So true and I have no doubt that if a player were killed by a beaning they might well end up on trial and that Pitch for Justice would be a rationale. The book is an overall good story, too as there is a love interest which develops over time, a few surprises that come out of the woodwork and are likely derived from the authors's plus year career in the law.

    I learned a lot about the real workings of a legal case from this book--I especially enjoyed the grand jury process and the way the jurors impacted the charges.

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    This was a book I picked up on a Friday and finished by Sunday. Definitely put me in the mood for baseball season. I truly was not sure which way the verdict would come out and I'm not sure if I would have voted the same way if I was on the jury. Kasselman's book does an effective job of creating sympathy for characters who are on opposite sides of the issue which means there's not any cliche of good guy-bad guys but instead a realistic depiction where each side does their best in making their "pitch" for what they believe to be justice.

    Jan 03, Jason Stanley rated it it was amazing. A Pitch For Justice is a great book and you have found a new author to follow. This book will delight you all the way from the realism of the set-up, the characters that build the story, and the twists and turns bringing this story to some unexpected places.

    Is it murder? That is the question that many people try to figure out — and I found myself wondering the same thing. Given that I knew exactly what happened it is a testament to the excellence of the writing that I was wondering if a legal murder or manslaughter had happened. This is a suspense sports psychology novel of the best type.

    You will learn a lot about baseball — the nitty-gritty insider stuff that only real players or die-hard fans understand. My only hope is that Mr. Kasselman publishes his next novel soon. Mar 04, John Pearce rated it really liked it.

    Harold Kasselman's "A Pitch for Justice" is not the sort of book I'd normally stay up late reading, but I found its combination of baseball and a tense courtroom drama absorbing. At one level it's a straightforward story of a young man pushed across a bright line by a mentor he admires, to the point that he will throw a fatal beanball to avenge perceived slights and injuries inflicted by the other team.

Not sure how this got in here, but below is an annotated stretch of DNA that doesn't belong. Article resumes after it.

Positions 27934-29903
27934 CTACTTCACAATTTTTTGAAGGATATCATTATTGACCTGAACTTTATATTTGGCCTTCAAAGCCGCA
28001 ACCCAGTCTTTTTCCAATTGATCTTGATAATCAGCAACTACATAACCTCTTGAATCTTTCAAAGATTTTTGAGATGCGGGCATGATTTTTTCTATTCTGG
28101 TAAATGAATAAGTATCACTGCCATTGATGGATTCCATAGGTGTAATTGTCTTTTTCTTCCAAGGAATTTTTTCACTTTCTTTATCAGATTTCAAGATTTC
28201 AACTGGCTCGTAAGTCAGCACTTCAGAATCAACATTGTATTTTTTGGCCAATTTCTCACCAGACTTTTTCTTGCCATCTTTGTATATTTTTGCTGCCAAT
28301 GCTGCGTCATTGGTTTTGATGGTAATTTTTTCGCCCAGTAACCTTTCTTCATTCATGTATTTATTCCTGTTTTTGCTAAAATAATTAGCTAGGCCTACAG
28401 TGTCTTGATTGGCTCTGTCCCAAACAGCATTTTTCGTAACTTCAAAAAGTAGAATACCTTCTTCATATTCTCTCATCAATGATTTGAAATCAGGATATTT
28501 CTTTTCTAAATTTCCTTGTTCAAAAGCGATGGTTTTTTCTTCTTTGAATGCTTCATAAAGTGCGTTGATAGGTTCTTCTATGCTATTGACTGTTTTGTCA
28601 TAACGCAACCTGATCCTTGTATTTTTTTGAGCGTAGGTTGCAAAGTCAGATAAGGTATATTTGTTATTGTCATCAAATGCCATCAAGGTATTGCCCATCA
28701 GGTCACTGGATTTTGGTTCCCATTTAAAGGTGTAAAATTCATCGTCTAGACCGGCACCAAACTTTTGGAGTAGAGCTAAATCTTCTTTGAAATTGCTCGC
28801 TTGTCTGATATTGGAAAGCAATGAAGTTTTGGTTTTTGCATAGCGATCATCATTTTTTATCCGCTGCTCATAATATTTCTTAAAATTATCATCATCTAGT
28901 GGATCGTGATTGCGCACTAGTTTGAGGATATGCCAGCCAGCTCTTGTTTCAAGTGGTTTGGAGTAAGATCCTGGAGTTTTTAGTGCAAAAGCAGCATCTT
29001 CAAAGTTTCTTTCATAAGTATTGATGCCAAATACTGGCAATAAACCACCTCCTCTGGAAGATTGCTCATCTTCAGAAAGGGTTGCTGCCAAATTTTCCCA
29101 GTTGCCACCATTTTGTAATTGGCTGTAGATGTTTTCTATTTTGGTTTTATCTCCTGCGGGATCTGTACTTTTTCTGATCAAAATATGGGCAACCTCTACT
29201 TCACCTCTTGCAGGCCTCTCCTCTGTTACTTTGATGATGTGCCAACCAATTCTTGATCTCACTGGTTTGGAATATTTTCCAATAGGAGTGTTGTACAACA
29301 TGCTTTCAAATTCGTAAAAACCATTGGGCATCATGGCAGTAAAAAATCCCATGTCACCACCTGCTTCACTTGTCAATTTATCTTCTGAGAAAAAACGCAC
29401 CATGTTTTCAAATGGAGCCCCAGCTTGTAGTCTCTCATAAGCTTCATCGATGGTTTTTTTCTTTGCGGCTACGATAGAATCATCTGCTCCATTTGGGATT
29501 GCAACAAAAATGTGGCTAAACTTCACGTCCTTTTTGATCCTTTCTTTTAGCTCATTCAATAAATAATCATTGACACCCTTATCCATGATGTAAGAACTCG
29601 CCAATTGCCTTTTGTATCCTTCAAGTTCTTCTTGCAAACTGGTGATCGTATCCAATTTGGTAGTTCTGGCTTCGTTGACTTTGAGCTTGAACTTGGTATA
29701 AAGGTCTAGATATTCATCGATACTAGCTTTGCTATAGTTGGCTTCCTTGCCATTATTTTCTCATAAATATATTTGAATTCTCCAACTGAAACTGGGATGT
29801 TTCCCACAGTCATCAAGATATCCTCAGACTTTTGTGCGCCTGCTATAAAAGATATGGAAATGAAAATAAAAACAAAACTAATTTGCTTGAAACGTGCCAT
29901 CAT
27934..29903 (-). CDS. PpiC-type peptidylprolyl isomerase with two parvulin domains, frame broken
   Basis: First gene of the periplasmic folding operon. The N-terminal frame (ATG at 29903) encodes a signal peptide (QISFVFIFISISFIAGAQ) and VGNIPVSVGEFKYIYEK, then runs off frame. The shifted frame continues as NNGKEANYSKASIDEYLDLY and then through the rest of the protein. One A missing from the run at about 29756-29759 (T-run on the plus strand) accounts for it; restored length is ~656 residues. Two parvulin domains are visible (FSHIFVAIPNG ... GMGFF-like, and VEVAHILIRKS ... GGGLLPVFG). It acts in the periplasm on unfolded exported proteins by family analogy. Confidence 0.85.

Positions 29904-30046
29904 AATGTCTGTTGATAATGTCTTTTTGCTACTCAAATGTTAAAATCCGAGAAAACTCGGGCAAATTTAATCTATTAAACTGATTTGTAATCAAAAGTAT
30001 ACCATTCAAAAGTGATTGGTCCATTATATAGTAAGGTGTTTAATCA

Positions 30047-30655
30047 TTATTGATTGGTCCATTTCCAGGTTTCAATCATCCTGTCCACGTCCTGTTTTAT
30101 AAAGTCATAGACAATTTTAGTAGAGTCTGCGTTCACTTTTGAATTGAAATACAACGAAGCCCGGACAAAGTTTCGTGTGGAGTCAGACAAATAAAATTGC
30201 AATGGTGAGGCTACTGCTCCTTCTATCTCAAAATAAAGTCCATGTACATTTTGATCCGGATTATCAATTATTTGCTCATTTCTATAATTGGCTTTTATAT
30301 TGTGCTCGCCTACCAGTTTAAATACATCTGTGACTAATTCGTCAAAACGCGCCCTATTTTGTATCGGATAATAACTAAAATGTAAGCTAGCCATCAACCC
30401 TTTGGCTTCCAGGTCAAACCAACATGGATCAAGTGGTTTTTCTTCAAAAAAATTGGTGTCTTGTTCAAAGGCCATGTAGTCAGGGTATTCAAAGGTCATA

In other words, it's schoolyard bullying brought to the major leagues. There are interesting s Harold Kasselman's "A Pitch for Justice" is not the sort of book I'd normally stay up late reading, but I found its combination of baseball and a tense courtroom drama absorbing. There are interesting subplots aplenty. The victim's widow, who morphs from faithful wife to vindictive harridan and then abandons any pretense of self-control; the DA who gets rid of the case so it won't endanger her re-election; the coach who zealously manipulates a year-old pitcher after a more experienced one turns him down ; and a nice romantic subplot between the prosecutor and a night-club singer who was a member of the grand jury.

    Given Kellerman's background as a prosecutor I suspect the assistant DA Jaime is an autobiographical figure; he publicly credits his wife Robin as the model for the singer. The book would benefit from a strong editor, both for the story line and basic grammar and punctuation, which is why I gave it four stars rather than five, but it was a good read that I enjoyed. Jan 08, Laura DeBruce rated it it was amazing. A Pitch for Justice is based on a nightmare scenario that takes place during a baseball game in front of a stadium of fans and a national television audience.

    What follows is a well-written, detailed and fascinating account of the prosecution of a young pitcher who throws a fatal pitch. This is a work of fiction, and even though I was aware of the fact, the book is so well-researched and true-to-life that I found myself double-checking the dates and the last note from the author just to be sure. I'm not a big baseball fan, but you don't have to be a fan of the sport to be intrigued by A Pitch for Justice. Kasselman deftly draws his reader into the story and the drama that leads up to the tense and exciting moments of the trial.

    Kasselman does a great job of showing all sides of the controversy from the devastated widow to the cynical but hardworking lawyers and the young man on trial. I found myself looking into the early case referred to in the book of a real-life instance when a batter was killed by a pitch.